23 24

Appendix C, Recommendation IV Appendix A, Page 7, Lines 3-8 25 Appendix C, Page 4, Finding 12 26 Appendix C, Page 2, Finding 3 27 Appendix A, Page 7, Lines 10-12 28 Appendix A, Page 7 Line 23; Pager 8, Lines 1-3  

 

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a. The training provided by Chief Burton was conducted in 2011, prior to the release of the Lexipol policy manual and was conducted over policy no longer in place at the Columbia Police Department as of March 1st. b. Officers have not received training on the new policy manual. Many members of CPOA have expressed concerns over this fact and also expressed desire to have training provided as some of the policy is significantly different than past policies in place. 12. Chief Burton is presented with the information that officers are “afraid”29 of him. The response of the Chief Burton is a chuckle. a. When addressed with a statement regarding morale, a serious problem mention in the 2012 Review, we feel laughing is inappropriate and indicative of the attitude and leadership harbored by Chief Burton. Chief Burton also addresses this later in the interview by stating “I actually find that is just simply ludicrous”30. As the head of a city department and the leader of the police force, we feel that any personnel concerns brought to the chief’s attention should be addressed, at the very least, with seriousness. 13. Gary Nolan later addresses the termination of former Officer Rob Sanders. In both the Gary Nolan and Tom Bradley interview, Chief Burton repeatedly refers to the use of force incident against Kenneth Baker as an “assault”31 and addresses various issues involving the Internal Affairs investigation and pending criminal investigation. a. While CPOA is not addressing the Rob Sanders incident as a whole, we have recognized instances of misconduct by Chief Burton in relation to the ongoing issue. b. At this point, Rob Sanders has not been convicted of any criminal law violation or even charged with such. We feel it is inappropriate for Chief Burton to make such statements related to Rob Sanders, considering no action has been taken by any Prosecutor’s Office in relation to the alleged crime that Chief Burton claims has occurred. The court system is in place to determine whether or not a person is guilty of a criminal law violation. As the Chief of Police, Chief Burton should not be making statements of guilt in relation to any criminal act until the issue is resolved through the proper channels. c. Furthermore, in a 2010 policy email32 from Sergeant Jill Schlude, then Weineke, at the direction of Chief Burton, officers were instructed to generate a report number in any event where a crime was alleged to have occurred while in contact with members of the public. i. Yet, in a February 2012 court proceeding, it was learned that a supervisor was tasked with gathering information to provide to a State Prosecutor’s Office regarding the possible filing of criminal charges against Rob Sanders During this proceeding, the individual states he was instructed not to generate a report number or document any of his
                                                                                                                     
29 30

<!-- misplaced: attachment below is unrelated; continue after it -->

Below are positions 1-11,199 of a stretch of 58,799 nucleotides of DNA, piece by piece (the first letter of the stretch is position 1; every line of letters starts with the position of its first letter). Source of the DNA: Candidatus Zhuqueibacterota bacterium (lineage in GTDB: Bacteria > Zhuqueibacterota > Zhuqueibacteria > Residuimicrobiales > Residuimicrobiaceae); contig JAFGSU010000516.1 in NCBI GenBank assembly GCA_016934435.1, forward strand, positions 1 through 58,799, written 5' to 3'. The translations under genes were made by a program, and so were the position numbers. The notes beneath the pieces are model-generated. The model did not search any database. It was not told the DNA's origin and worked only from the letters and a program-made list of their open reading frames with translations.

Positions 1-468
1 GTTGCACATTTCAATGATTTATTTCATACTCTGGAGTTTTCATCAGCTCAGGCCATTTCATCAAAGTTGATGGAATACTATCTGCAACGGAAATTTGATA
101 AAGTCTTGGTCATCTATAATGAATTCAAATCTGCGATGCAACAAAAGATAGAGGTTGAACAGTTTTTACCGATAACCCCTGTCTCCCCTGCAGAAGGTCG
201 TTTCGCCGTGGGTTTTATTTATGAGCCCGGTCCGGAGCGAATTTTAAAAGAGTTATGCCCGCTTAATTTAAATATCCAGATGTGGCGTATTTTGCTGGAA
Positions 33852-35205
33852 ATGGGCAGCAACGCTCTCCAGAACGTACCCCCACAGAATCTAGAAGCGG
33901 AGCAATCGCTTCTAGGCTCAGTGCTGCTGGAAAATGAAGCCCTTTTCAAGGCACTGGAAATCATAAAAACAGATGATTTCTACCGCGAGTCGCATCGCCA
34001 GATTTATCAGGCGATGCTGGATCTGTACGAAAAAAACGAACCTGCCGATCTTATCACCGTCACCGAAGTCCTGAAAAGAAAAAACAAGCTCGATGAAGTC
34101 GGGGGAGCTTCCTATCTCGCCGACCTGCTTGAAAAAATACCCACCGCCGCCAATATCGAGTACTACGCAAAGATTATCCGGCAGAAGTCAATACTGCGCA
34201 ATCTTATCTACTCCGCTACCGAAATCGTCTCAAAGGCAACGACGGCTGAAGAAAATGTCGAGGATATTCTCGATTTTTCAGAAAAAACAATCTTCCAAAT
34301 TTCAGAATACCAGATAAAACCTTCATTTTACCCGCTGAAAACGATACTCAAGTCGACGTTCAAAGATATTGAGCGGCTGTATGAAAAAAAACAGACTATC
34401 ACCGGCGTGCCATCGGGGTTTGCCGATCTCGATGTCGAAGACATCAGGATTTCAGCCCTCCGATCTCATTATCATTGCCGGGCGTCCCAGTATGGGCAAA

Appendix A, Page 3, Line 21 Appendix A, Page 23, Line 20 31 Appendix A, Page 16, Lines 22-23; Appendix B, Page 2, Lines 5, 7-8 32 Appendix P  

 

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work in relation to providing information to the prosecutor33. CPOA feels this creates a situation of questionable motives in relation to the Rob Sanders incident considering the email sent to all police officers providing a direct order from Chief Burton. 14. In the interview with Tom Bradley, Chief Burton admits after seeing the video of the holding cell incident, he desired to immediately terminate Officer Sanders34, violating any due process rights guaranteed to Officer Sanders. a. These statements have further added to the fear of Chief Burton by officers. b. As police officers, we take an oath to uphold the Constitution of the United States, including the protection of due process rights of the accused. Chief Burton repeatedly advises to refer to the video documentation as containing all the information needed to see that an unjustified use of force occurred.35 Chief Burton has ignored federal court cases that dictate and outline use of force by police officers. i. The Supreme Court, in Graham v. Connor36 has stated that “objective reasonableness” is the standard utilized in use of force cases. The court recognizes the standard used is a “reasonable officer” at the scene, as opposed to how the public will view the incident as Chief Burton claims. ii. Chief Burton never addresses the “totality of the circumstances” required to be considered by officers as direction and application of use of force, and, in fact, directs the public to ignore the totality of the circumstances. Chief Burton states “you have to believe what you see with your own eyes.”37 iii. As police officers, we are required to consider many different factors in a split second when applying any level of force to an individual. Throughout the Rob Sanders incident, Chief Burton has failed to acknowledge all the factors surrounding the use of force incident and encourages others to do the same. This is misleading and deceptive to the general public. c. Referring to the use of restraint in holding cells, Chief Burton also states that the actions of Rob Sanders were in “unwritten”38 policy and “actually never been in the manual.”39 Attached are the Standard Operating Guideline 304.22, Restraint and Control Devices,40 which was in place at the time of the incident. i. The policy, which was in fact written and attached as Appendix F, dictated the actions of officers’ interactions with prisoners in holding cells and the use of restraints. Chief Burton only presented a small